Flaws in Honda, Nissan, Toyota Cars App Let Hackers Start Car Remotely

Flaws in Honda, Nissan, Toyota Cars App Let Hackers Start Car Remotely

Flaws in Honda, Nissan, Toyota Cars App Let Hackers Unlock and Start Car Remotely

A critical vulnerability uncovered in Honda, Nissan, Infiniti and Acura vehicle apps allows hackers and law enforcement agencies to remotely unlock and start the vehicle with a laptop from anywhere in the world.

The critical flaw is found in SiriusXM, a connected vehicle platform that provides services to Acura, BMW, Honda, Hyundai, Infiniti, Jaguar, Land Rover, Lexus, Nissan, Subaru and Toyota.


During routine investigations, Sam Curry, a web application security researcher, and his team found a critical vulnerability in the connected vehicle remote management service that has registered for SiriusXM mobile apps.

The research has not only highlighted how a vulnerability can have a physical effect on a large number of cars, but also how much personal data can be obtained from a vehicle.


Investigation to find the fault

A domain was found in this research and is associated with vehicle registration in SiriusXM remote management functionality.

Further analysis of this domain shows that a large number of references point to the Nissan Car Connected App.

Go later to log into the app and inspect the HTTPS traffic from one of the Nissan car owners.

During the scan, the researchers found that there was one HTTP request in particular that was interesting: the “exchangeToken” endpoint would return an authorization bearer depending on the provided “customerId”.

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Token Exchange Request

In the HTTPS request above, a VIN parameter was removed and still works, on the other hand, the request fails if the other things “nissancust” prefix and “Cv-Tsp” header will be changed.

Extract the customer data

“Further analysis by one of the HTTP response researchers saw the following format for a VIN number: vin:5FNRL6H82NB044273, This VIN format looked eerily similar to the “nissancust” prefix from the previous HTTP request. What if we tried sending the VIN prefix ID as customer ID?” The researcher said in his chirping.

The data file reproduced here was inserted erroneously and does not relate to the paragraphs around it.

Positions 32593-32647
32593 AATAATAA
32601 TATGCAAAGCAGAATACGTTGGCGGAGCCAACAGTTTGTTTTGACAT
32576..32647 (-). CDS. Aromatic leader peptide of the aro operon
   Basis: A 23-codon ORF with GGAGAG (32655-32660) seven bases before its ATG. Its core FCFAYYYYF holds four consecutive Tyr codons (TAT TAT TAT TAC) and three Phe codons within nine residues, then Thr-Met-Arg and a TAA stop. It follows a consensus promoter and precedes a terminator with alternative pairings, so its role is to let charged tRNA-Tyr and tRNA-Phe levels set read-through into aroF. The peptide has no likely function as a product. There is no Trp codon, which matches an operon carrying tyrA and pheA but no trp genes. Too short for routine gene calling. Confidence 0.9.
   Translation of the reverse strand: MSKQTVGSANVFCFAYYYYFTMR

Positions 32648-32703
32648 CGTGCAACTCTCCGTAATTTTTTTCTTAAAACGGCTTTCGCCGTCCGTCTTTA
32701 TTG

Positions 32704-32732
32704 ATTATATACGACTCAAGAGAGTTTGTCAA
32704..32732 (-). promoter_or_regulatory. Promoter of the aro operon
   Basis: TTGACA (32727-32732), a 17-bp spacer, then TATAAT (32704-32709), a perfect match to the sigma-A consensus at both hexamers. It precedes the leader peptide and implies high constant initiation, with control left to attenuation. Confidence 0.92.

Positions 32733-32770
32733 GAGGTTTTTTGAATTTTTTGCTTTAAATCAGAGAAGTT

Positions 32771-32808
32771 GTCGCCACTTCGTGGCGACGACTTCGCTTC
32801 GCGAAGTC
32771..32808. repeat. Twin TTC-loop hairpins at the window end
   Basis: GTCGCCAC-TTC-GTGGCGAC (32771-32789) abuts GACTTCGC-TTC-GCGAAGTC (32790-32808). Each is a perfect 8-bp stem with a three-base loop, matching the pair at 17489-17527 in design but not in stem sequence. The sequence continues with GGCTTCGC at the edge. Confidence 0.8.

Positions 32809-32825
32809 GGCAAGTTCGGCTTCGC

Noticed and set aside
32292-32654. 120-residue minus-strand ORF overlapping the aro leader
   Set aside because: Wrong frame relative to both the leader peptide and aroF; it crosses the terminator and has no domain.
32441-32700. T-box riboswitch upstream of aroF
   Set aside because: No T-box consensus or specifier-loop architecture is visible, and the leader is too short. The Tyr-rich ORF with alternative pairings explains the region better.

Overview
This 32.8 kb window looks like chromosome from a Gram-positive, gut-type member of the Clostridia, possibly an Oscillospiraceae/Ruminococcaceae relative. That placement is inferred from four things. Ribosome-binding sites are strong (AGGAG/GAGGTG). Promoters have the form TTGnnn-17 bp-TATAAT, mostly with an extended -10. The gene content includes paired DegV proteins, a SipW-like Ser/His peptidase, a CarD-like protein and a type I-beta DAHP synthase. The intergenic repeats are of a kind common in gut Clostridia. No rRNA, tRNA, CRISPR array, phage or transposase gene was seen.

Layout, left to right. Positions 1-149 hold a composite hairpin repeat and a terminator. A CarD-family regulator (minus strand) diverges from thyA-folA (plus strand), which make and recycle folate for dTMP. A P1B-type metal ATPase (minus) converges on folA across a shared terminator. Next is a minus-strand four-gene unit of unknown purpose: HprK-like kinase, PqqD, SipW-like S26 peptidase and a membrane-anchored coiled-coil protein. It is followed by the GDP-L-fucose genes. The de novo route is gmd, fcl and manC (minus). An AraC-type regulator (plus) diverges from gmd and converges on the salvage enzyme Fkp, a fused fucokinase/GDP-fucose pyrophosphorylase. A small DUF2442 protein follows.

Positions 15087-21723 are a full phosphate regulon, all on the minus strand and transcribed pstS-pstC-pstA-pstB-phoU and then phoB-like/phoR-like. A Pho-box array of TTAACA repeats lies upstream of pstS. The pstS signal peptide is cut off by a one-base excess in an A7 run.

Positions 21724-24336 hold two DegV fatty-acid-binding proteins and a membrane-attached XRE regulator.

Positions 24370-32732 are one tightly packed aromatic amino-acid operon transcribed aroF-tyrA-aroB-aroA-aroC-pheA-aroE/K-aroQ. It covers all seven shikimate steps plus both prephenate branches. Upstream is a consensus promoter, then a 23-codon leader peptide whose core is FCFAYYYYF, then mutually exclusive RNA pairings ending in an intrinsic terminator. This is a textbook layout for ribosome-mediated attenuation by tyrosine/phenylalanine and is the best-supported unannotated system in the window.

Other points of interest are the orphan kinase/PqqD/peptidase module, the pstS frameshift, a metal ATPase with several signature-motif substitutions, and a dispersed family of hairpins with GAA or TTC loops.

By sending the VPN prefix ID as the client ID, researchers receive a bearer Toke return along with a “200 OK” response of the following:

HTTPS Token return response

“This was exciting, we generated some token and it indexed the arbitrary VIN number as the identifier. To make sure this was not related to our session JWT, we completely dropped the authorization parameter and it still worked!”

To retrieve the user profile, researchers attempt to use the authorization bearer in an HTTP request, and in response have retrieved the victim’s name, phone number, address and car details.

Retrieves the customer details using the VIN number

By having only the VIN number, any attacker can retrieve the customer details using a python script and a continuous escalation that leads researchers to find the HTTP request to run vehicle commands.

Finally, at this point, attackers will gain access to customer information and run vehicle commands to unlock the vehicle and start the car remotely.

Researchers have tested this defect on Honda, Infiniti and Acura vehicles as well as Nissan vehicles and reported the problem to SiriusXM who promptly fixed it.

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